10-Tflops computer built off the shelf

EE Times:

10-Tflops computer built off the shelf

Lawrence Livermore National Lab is putting together a supercomputer that will boast nearly the same performance as the ASCII White system from IBM Corp. that the lab now uses but it promises to be 10 times cheaper. Called Evolocity, the system will be the fastest clustered supercomputer in the world, according to Lawrence Livermore.

“This network approach is nice because we can use a standard PCI slot on each processor node, which gives a 4.5-microsecond latency,” he said, as opposed to 90-µs latency for Gigabit Ethernet.

The network uses bus host adapters on each node, supporting a 320-Mbyte transfer speed in one direction and 400-Mbyte bidirectional throughput. Each processing node is a server board from SuperMicro Inc. (San Jose, Calif.), built around the Intel E7500 chip set with two Xeon processors running at 2.4 GHz. The boards are linked by a network assembled by Linux Networx into a clustered system that will have 960 server nodes.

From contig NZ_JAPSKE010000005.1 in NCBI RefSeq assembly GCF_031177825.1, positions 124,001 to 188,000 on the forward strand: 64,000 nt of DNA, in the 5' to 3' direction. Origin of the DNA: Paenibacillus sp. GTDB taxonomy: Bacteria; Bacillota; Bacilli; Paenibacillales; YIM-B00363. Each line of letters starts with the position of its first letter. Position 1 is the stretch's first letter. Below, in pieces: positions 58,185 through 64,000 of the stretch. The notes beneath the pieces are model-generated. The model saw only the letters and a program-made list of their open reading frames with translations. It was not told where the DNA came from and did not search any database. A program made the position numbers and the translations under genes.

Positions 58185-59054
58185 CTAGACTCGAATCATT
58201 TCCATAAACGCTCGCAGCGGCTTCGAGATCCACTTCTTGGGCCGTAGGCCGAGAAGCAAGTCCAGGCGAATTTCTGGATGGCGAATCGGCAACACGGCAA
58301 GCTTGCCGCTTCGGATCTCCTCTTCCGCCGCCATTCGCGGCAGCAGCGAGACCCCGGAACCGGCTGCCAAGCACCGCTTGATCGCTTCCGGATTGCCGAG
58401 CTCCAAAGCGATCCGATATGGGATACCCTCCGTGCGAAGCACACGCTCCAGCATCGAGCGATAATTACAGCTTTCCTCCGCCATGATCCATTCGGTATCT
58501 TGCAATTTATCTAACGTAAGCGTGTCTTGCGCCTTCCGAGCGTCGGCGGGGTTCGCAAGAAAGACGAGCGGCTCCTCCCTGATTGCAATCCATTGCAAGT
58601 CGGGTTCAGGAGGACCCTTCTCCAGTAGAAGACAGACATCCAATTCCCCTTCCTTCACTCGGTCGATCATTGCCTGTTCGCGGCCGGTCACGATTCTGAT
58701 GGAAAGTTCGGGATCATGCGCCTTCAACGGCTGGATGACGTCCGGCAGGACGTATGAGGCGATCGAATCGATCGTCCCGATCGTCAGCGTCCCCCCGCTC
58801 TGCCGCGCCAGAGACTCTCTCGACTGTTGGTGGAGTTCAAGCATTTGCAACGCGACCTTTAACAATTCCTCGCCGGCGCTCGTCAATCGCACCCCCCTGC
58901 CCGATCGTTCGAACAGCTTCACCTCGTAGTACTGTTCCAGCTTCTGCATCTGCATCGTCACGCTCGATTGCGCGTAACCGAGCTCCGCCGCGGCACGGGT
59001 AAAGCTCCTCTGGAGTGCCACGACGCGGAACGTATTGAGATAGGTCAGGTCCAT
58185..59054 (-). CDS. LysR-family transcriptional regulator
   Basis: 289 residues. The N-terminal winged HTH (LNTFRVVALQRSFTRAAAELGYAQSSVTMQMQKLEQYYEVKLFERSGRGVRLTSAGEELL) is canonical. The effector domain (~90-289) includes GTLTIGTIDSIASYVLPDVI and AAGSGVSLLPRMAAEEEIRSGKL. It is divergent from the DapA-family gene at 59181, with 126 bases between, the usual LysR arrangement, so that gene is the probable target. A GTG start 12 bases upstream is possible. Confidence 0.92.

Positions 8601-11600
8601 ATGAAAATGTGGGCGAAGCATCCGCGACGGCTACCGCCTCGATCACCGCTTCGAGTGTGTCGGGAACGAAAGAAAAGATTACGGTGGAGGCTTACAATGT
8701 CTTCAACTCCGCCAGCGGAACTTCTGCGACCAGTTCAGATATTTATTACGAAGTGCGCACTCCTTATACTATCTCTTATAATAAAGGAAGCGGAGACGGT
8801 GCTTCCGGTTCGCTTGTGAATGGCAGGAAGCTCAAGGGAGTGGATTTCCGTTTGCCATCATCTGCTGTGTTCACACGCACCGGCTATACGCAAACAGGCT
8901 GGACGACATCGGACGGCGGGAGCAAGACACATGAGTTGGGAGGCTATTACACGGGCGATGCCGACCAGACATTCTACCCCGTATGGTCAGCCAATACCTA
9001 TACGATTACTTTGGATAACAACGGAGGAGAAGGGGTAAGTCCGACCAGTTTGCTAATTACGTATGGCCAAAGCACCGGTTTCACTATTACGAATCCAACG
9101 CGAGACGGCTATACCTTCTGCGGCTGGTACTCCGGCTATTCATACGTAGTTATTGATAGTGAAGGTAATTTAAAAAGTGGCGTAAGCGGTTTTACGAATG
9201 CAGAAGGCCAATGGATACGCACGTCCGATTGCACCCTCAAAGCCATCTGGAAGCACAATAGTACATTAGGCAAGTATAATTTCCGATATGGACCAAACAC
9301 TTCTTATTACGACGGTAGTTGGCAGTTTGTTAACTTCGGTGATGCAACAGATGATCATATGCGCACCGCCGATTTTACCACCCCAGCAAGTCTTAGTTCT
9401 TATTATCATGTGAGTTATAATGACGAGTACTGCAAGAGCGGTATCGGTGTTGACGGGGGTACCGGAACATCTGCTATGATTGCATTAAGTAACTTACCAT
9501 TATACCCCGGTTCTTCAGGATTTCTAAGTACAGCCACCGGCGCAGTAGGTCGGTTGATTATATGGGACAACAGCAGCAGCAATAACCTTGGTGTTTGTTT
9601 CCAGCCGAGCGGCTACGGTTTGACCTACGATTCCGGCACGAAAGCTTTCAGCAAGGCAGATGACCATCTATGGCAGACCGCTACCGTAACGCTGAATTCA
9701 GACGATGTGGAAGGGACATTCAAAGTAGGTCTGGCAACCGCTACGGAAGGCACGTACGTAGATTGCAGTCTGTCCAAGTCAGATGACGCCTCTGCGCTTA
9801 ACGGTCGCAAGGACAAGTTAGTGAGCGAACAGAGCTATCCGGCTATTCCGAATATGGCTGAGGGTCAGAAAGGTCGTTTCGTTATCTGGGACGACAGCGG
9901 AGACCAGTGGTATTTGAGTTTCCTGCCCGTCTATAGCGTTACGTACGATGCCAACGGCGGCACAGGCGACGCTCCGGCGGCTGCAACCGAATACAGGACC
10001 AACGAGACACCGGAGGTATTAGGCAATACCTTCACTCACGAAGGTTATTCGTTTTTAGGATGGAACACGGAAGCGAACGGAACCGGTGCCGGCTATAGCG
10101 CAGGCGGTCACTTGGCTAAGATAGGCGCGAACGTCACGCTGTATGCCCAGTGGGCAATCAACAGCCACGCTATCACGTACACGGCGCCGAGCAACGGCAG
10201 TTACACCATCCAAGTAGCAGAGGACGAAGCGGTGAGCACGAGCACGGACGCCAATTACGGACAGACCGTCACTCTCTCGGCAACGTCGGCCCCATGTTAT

The file system, called Lustre, uses a client/server model. Large, fast RAM-based memory systems support a metadata center, and data is represented across the enterprise in the form of object-storage targets. “Being able to share data across the enterprise is an exciting new capability. It will allow more collaboration among research projects,” Seager said. For example, workstations on the network running visualization programs can directly access data generated by Evolocity.

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